clock menu more-arrow no yes mobile

Filed under:

#OPPORTUNITYISNOWHERE: Tracking Tennessee Football's Opportunity for Improvement

Just to develop good habits, here's our Week One installment of the #opportunityisnowhere post tracking the Volunteer football team's improvement and, ahem, areas of greatest opportunity. The numbers in Week One, especially in light of the facts that the rankings are compiled from a slate of mostly warm-up games and that we are comparing the Vols' first game in 2011 to the entire 2010 season, don't tell us very much at all really. The degree of meaning falls somewhere between a single iota and two of them.

But here we go anyway. First up are the statistical categories in which Tennessee earned itself a top quartile ranking this (last?) weekend.

Categories In Which Tennessee
Was In The Top Quartile in Week One


Fortune 120 1
Passing Efficiency   7
Red Zone Efficiency 104 T-7
Turnover Margin   T-9
Fumbles Recovered   T-10
Offense Third-down Efficiency   11
Kickoff Returns   12
Time of Possession 90 14
Kickoff Return Yardage Defense 9 14
Turnovers Gained 23 T-15
Passing Offense 30 16
Punt Return Yardage Defense   T-19
Scoring Offense   27

Yeah, those turnover categories are real laughers and owe their existence to the dramatic swing in the Fortune category from last year to this year's first game because the Vols tempted Fate over and over again by putting the ball on the ground and in the other team's hands only to have none of it count against them. I don't really put the interceptions in this category, though, because at least one of those was directly attributable to a pass interference penalty that rightfully negated the play. Anyway, make all of that what you will. Me personally, I'm quite smitten with Offense Third-Down Efficiency, even if she leaves me for a reptile in week three.

There was also, as you'd expect early in the season, a whole lot of bunching going on. Tennessee was one of 57 teams without an interception, one of 55 teams without a fumble (HA), one of 27 teams without a turnover (HAHAHA), one of a slew of teams ranking in the top 21 for the right kind of interceptions, and one of 30 teams tying for first in defensive fourth-down efficiency.

This will all shake out as the season progresses, and you have to account for the opponent, but pretty much every team but Georgia, Boise State, LSU, and Oregon participated in calisthenics this (last?!) week, so it's okay to take some comfort that UT ranked fairly well after week one.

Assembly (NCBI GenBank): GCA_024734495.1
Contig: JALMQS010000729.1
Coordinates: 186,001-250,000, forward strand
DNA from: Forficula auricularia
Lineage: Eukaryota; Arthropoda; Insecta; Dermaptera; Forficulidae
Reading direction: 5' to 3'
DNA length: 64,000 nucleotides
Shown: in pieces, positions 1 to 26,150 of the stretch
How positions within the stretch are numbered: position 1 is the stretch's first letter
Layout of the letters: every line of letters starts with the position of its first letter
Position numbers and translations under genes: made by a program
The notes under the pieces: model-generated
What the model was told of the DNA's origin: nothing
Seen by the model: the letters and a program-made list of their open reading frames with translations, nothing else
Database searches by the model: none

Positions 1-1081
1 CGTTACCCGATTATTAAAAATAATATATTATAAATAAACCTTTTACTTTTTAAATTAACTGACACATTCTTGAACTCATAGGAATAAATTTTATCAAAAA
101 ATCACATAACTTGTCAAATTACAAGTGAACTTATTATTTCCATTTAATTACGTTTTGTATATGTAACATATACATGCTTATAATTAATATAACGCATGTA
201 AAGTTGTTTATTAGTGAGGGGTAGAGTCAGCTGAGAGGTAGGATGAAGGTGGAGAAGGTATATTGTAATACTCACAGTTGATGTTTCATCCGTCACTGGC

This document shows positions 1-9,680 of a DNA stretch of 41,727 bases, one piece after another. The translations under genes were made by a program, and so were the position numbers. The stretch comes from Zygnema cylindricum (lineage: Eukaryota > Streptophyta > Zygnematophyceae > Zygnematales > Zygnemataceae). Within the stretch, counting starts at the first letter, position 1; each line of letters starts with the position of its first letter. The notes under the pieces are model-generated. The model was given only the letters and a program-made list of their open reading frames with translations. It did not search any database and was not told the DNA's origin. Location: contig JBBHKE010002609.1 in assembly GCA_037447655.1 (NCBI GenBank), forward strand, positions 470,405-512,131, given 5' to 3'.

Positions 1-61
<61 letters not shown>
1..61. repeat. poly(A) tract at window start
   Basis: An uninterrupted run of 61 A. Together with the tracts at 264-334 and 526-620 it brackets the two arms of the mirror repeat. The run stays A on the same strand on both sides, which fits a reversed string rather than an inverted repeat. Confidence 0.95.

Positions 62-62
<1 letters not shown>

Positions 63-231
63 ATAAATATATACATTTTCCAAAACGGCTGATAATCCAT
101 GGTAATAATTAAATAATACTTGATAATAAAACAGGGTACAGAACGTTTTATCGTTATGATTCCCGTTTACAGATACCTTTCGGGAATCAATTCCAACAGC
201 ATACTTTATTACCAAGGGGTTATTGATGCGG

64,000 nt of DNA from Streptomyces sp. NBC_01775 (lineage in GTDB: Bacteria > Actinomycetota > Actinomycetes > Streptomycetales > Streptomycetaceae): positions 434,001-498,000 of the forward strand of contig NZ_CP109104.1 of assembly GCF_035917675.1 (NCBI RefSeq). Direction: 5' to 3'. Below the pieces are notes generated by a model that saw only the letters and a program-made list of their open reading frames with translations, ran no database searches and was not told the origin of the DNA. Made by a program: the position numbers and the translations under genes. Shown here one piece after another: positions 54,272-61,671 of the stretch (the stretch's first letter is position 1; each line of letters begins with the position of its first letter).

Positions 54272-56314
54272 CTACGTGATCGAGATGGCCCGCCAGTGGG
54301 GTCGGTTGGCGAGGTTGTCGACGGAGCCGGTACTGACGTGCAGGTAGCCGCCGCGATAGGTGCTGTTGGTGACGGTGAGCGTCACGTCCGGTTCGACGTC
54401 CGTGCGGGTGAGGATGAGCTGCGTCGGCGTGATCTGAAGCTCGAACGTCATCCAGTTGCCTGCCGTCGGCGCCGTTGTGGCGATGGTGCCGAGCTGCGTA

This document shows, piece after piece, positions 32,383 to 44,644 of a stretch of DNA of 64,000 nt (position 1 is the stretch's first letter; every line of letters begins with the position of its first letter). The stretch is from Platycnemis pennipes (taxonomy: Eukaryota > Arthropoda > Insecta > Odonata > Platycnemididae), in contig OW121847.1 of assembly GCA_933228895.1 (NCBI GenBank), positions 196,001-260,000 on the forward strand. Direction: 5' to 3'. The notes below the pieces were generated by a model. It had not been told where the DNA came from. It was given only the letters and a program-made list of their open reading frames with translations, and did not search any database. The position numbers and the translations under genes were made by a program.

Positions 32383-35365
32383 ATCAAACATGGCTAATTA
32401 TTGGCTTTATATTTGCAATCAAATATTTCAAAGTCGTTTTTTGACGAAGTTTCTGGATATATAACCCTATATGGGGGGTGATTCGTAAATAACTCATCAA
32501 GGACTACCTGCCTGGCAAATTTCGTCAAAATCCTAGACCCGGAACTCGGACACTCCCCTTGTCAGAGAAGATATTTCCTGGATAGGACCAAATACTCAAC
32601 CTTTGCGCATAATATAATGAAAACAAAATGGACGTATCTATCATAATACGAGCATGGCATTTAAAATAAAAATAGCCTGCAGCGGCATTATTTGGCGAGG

Let's take a look at the players who made the top 30 this (/angryface) week:

Player Ranking Stat
Tyler Bray 5 Passing Efficiency
Art Evans T-8 Interceptions
Justin Hunter 11 Receiving Yards Per Game
Justin Hunter 11 Total Receiving Yards
Tyler Bray 14 Passing Yards Per Game
Tyler Bray 14 Total Passing Yards
Tyler Bray T-19 Points Responsible For
Tyler Bray 29 Total Offense
Jacques Smith T-30 Tackles for Loss

Just to prove that Fate was on our side Saturday, Justin Hunter got his number. Twice.

Marline Lane was among a herd of folks tied at 25th in scoring. Anthony Anderson made the list of folks who recovered a fumble. Something you may find interesting is that for all of the wailing we've done about the rushing game, Tauren Poole ranked 35th in rushing.


So where are our greatestopportunitiesforimprovement? At the end of last season, this chart showed eight categories in which Tennessee was in the bottom quartile. So far, against Montana (but also against the rest of the FBS teams), we're in only one (Pass Sacks) and even then only barely. How much improvement? Behold, but be skeptical:

Categories In Which Tennessee
Is (Or Was) In The Bottom Quartile

Category 2010 W1
Pass Sacks T-90
Pass Sacks Allowed 115 82
Tackles for Loss Allowed 113 42
Punt Returns 109 64
Rushing Offense 105 74
Red Zone Efficiency 104 73
Offense Fourth Down Efficiency 96 59
First Downs 92 66
Time of Possession 90 14

None of those are anything that will spontaneously cause cartwheels up and down The Strip, and it may not even be real evidence of improvement. Once again, the 2010 numbers are for an entire season against the entire schedule, and the Week One numbers are for a single game against an FCS opponent. But again again (again), the rankings are against every other FBS team, and most of them also front-loaded their schedules with ease-in games. So makeofitwhatyouwill. I say theglassishalffullofbbqandsunshine.

So what do y'all think? Can we draw any conclusions whatsoever about whether the team's any better than last year in any particular statistical category?